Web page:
• “Seeing all these folks around, whether I know them or not and feeling connected to a real relevant issue makes me feel powerful. Community, acceptance, and love.”- Joseph Cecci


  • “Knowing we are on the right side of history, seeing our numbers grow, and setting this precedent for future campus organizing makes me feel powerful.”-Chris Raabe


  • “Seeing such a huge group of people grow in such a short amount of time proves how impactful student power is!”


  • “Knowing the truth of myself”


  • “Seeing and feeling all of the energy that has emerged from our campus during these past few days. I feel powerful when I look down the hall and there are people as far as I can see. I feel powerful knowing that there are thousands of people watching and support us”- Kayleigh Boucher


  • “Feeling this people power all around me and seeing with my own eyes what the united actions of a few students can achieve.”


  • “Seeing everyone here, supporting this movement and wanting to see change. We are here to make change, and we have so much people power. The passion in myself and in my peers makes me feel powerful.”-Rhianna Zadravec


  • “Being part of something bigger than myself for the right reasons. There is so much community and love here. Everyone is so passionate. We have power!!” -Jordan Lake


  • “Initiating real change that will be felt immediately for a global cause through pressure that students can put on administrations together.”


  • “The number of students showing up today makes me feel powerful!”-Matt D’Amico


  • “I’m surrounded by new and old friends and we’re all in this together!”


  • “The passion and dedication of the people around me and fighting for this cause all over the country” -Libbie Farrell


  • “The love that fuels our movement”


  • “Feeling completely supported by 100+ people- many of whom I’ve never met before, but look forward to seeing again!”


  • “The amount of support that we are getting, the intense sense of community.”


  • “Seeing students run this shit!”


  • “I feel powerful when a collection of people gather in love and unity, when we value uniqueness and also celebrate similarities.”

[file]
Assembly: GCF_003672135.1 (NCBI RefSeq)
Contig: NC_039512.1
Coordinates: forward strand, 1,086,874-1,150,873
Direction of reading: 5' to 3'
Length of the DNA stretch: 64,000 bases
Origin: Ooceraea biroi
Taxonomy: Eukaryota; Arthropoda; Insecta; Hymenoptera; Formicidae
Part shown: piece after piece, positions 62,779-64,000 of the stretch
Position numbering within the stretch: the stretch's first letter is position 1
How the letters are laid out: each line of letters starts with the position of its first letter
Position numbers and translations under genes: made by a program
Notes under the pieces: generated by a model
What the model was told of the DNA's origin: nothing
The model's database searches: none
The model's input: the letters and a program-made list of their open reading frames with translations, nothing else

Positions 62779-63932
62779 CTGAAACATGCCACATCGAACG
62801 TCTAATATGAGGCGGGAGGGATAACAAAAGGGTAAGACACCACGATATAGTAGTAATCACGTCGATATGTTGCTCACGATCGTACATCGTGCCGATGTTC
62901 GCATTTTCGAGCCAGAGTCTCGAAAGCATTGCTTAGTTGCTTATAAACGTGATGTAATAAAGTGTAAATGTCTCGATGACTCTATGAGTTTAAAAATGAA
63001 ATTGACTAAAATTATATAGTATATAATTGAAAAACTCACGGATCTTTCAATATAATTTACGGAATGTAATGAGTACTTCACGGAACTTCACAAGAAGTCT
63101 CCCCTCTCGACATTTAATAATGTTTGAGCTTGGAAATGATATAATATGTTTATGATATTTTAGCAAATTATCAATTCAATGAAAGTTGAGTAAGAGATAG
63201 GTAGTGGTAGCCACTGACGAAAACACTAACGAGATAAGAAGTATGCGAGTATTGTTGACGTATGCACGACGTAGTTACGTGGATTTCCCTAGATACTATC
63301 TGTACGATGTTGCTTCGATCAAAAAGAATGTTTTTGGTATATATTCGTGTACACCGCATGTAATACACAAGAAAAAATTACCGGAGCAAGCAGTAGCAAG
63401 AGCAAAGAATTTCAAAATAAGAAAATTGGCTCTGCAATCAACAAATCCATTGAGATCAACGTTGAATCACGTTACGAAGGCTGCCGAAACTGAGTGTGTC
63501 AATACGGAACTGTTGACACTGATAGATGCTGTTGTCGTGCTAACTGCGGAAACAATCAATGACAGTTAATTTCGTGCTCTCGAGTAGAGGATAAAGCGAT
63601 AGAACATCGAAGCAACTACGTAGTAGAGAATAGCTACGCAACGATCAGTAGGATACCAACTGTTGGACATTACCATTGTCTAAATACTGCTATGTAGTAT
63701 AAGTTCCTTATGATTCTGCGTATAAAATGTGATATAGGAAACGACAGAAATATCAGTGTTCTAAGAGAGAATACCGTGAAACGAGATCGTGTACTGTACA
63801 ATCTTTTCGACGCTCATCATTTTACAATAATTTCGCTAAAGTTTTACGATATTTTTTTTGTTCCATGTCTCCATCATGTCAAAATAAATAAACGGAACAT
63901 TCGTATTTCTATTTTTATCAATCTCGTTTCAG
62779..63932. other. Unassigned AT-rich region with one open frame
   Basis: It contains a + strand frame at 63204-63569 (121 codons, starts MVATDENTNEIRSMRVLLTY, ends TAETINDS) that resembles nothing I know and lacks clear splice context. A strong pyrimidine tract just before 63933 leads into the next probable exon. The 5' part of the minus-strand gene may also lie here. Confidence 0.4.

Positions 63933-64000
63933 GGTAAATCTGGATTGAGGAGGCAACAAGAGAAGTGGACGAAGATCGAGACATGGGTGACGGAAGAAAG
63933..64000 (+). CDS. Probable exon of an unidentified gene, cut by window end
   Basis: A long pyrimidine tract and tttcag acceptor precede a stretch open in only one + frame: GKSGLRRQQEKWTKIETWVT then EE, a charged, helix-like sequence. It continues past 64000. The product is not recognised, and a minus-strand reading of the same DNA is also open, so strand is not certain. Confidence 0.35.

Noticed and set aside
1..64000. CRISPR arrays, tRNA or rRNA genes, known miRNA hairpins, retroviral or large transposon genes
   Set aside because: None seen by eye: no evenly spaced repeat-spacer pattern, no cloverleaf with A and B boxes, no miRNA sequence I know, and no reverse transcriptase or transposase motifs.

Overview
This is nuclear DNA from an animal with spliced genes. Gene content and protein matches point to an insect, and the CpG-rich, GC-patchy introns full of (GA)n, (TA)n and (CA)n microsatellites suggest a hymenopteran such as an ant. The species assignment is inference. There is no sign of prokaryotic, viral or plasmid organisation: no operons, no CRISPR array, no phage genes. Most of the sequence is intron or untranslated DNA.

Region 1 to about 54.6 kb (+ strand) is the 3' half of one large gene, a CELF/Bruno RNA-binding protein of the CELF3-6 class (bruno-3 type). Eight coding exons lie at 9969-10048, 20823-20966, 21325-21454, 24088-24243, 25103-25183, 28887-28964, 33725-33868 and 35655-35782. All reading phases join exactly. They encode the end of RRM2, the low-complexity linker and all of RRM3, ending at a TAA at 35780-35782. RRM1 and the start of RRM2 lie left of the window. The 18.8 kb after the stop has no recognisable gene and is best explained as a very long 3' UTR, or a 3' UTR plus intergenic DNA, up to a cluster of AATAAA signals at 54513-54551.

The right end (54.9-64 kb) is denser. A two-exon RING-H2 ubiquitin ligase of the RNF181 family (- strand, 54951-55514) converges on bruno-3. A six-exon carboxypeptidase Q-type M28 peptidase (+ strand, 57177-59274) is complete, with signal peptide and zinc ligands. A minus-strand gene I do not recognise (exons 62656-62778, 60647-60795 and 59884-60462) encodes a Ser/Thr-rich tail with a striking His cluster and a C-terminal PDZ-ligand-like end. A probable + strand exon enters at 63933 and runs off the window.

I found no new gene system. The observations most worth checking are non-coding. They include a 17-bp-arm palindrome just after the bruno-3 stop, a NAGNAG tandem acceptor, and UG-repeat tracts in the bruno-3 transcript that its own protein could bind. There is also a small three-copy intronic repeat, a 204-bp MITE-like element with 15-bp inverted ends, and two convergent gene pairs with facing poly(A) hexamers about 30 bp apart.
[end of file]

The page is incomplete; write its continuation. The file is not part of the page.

• “I feel powerful when I/we connect with the Earth!”


  • “Participating in the ecology and nature we’ve tried to remove ourselves from!”


  • “The encouragement gained from seeing so many people making sacrifices to prioritize something important.”


  • “I feel powerful when I realize that I/we really can make a difference. I feel powerful when I can get my friends to come and join the movement.”


  • “I feel powerful when I am with people who know we’re on the right side of history.”


  • “Doing what I feel is right.”


  • “I feel powerful when I am part of a community that creates space for critical dialogue and affirmative action, that works towards more sustainable and ethical futures.”


  • “Being surrounded by loved ones in a community that truly cares about me.”


  • “Standing up and fighting back for the things that I believe in.”


  • “Supporting causes that promote equality, sustainability and environmental responsibility.”


  • “Being forward-thinking.”


  • “Knowledge”


  • “being able to address material inequality, subverting business as usual, being loud, being loved, condemning and resisting white supremacist capitalist hertero patriarchy. “


  • “Standing in solidarity with others as we fight for important causes! The peoples climate march made me feel powerful and Divest groups make me feel powerful.”


  • “Doing things unexpected of a 5’2″ female: speaking up, being a badass.”


  • “Being part of a growing movement for social justice.”


  • “Demanding some sort of justice for the 5.1 million deaths per year caused by climate change, fueled by our investments.”


  • “I’m still here… This is my third day sitting in and I don’t plan to stop. Everyone I’ve talked to- professors, staff, students- are encouraging me and wanting to get involved. It is so empowering and gives me much hope that UMass can and won’t continue to take our opinions and power for granted.”-Sonny


  • “Being in community.”


  • “Feeling empowered by people who care about me. Caring about other people.”


  • “Can only be for a little less than an hour, but way glad I came.”


  • “#feelthebern”


  • “#DivesttheRest”


  • “Love gives me life”


  • “When the power of love overcomes the love of power, the world will know peace.”-Jimi Hendrix


  • “Ancestral knowledge, real people, having people want me to win, wanting them to win.”


  • “Being involved in something much greater than myself/the power of numbers.”


  • “knowledge and empowerment.”


  • “having a plan and moving forward collectively towards a unified goal.”